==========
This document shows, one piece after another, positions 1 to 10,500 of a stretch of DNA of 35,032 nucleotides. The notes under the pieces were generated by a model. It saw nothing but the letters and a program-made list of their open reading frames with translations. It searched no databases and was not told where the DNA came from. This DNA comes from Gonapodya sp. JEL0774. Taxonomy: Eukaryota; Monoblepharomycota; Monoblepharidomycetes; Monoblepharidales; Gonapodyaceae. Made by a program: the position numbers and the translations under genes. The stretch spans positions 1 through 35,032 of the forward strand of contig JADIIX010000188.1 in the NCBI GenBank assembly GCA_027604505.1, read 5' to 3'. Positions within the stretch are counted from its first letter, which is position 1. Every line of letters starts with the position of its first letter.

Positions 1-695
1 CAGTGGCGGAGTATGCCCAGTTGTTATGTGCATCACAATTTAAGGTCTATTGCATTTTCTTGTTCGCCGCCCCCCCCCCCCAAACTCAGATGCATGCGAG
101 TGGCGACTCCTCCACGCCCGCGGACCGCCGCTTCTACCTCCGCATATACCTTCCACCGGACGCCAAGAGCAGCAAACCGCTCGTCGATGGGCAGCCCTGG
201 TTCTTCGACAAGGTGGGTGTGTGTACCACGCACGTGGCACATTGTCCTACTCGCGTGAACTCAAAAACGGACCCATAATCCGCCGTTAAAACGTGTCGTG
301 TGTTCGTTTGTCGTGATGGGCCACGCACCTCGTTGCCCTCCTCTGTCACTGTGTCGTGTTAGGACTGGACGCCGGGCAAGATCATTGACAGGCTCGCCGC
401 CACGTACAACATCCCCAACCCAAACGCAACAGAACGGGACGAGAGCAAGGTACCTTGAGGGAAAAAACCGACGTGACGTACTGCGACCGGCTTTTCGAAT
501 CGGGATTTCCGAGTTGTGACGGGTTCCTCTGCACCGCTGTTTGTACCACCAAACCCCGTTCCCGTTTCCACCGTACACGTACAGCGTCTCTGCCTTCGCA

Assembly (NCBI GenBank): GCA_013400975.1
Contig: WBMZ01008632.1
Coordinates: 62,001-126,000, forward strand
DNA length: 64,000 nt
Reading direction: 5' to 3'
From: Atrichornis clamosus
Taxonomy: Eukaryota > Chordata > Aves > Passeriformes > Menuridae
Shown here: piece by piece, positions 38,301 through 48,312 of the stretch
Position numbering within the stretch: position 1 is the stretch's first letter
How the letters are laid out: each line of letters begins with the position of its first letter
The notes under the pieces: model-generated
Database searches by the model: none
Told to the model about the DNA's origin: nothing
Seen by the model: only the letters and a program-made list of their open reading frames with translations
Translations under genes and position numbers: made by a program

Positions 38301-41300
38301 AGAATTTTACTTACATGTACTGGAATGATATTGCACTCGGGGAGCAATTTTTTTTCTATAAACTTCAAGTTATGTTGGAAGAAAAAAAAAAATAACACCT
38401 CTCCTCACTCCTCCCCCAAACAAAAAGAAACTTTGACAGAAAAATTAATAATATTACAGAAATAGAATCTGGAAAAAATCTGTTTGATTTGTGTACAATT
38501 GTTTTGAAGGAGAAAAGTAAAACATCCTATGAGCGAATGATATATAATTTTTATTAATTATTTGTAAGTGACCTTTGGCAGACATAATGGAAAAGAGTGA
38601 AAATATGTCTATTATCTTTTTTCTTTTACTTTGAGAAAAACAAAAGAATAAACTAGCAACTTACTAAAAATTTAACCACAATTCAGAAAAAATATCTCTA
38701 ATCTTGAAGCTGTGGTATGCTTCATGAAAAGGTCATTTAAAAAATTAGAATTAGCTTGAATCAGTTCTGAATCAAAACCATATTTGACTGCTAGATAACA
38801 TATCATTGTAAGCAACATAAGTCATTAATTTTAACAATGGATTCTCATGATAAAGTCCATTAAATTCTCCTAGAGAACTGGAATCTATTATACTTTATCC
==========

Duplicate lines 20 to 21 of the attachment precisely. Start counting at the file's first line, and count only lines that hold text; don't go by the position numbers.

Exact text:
Database searches by the model: none
Told to the model about the DNA's origin: nothing